When contact tracing becomes policing

A big hue and cry erupted in Kerala over police sourcing call detail records of corona positive persons from telecom companies to perform contact tracing. The opposition accused the LDF government of turning Kerala into a surveillance state. Now it turns out that at least eight states have been following the modus operandi. It bears out the axiom that if one person is caught committing a novel offence rest assured that there are many others doing the same.

With the pandemic reaching unmanageable levels and health workers were overrun, Kerala was among the first states to turn the task of contact tracing over to police. It was called the Kasargod model. While health workers quick patients for their contacts and trace out route maps, police did what police does best: source call detail records as they would in a criminal investigation or a missing person case. A health worker is trained to trust his or her subjects, the police in contrast harbours an instinctive distrust.  One also feels sorry for policemen having to wear so many hats at the same time, as if law and order isn’t particularly taxing enough.

The only glitch here is a corona patient is neither an offender or victim. So the least police could have done was get consent from the positive person while recording his phone number for collecting call detail records. Not doing so was a a violation of fundamental right to privacy. The police claim that the data will be deleted in 14 days is laughable. Today it is for contact tracing, tomorrow it could be for law enforcement, day after for surveillance, and some day for re-education camps, may that day never come.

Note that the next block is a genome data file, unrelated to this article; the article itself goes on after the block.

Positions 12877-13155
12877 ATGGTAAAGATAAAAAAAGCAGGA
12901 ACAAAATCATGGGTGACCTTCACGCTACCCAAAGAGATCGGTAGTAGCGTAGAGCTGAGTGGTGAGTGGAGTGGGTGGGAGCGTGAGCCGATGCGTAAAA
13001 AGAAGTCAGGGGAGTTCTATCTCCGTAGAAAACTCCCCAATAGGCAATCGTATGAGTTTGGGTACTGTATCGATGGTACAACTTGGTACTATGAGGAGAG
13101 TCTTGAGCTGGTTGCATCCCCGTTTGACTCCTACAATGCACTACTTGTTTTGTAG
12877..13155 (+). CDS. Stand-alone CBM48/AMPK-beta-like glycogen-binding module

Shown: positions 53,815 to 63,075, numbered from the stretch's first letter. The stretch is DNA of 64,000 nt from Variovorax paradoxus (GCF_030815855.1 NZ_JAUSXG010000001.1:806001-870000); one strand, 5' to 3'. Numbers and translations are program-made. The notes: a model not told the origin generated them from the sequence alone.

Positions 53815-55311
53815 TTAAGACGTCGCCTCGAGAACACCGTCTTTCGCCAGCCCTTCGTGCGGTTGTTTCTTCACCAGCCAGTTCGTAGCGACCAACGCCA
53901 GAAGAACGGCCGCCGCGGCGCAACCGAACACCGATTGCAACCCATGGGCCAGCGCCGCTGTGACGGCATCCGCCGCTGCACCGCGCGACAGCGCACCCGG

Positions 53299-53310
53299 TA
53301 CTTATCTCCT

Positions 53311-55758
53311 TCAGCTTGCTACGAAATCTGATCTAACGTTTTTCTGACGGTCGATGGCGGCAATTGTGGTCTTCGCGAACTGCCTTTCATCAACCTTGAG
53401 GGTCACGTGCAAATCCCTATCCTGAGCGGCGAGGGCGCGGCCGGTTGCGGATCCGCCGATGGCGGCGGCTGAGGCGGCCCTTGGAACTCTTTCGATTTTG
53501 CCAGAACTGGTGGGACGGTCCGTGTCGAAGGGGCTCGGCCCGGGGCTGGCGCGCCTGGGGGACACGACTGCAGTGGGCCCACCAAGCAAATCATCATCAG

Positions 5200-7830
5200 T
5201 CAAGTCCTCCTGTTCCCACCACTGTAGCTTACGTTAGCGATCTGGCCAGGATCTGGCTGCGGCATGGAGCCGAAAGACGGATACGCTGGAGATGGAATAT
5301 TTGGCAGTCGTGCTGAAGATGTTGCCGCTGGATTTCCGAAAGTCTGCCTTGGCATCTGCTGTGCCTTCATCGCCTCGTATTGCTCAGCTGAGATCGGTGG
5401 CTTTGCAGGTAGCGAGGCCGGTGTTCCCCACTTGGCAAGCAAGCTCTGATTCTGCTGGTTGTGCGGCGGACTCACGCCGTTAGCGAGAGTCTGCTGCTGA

The trouble with contact tracing is that it loses its utility after community transmission sets in. But in India we are chary to use the phrase. The sero survey results indicate asymptomatic virus spread far greater than rudimentary contact tracing efforts. Of course, there is no harm in continuing contact tracing in states which are determined to track down contacts. But merely isolating contacts isn’t helpful if you aren’t going to increase testing in the general population, a mistake for which Kerala is now paying heavily.

DISCLAIMER : Views expressed above are the author’s own.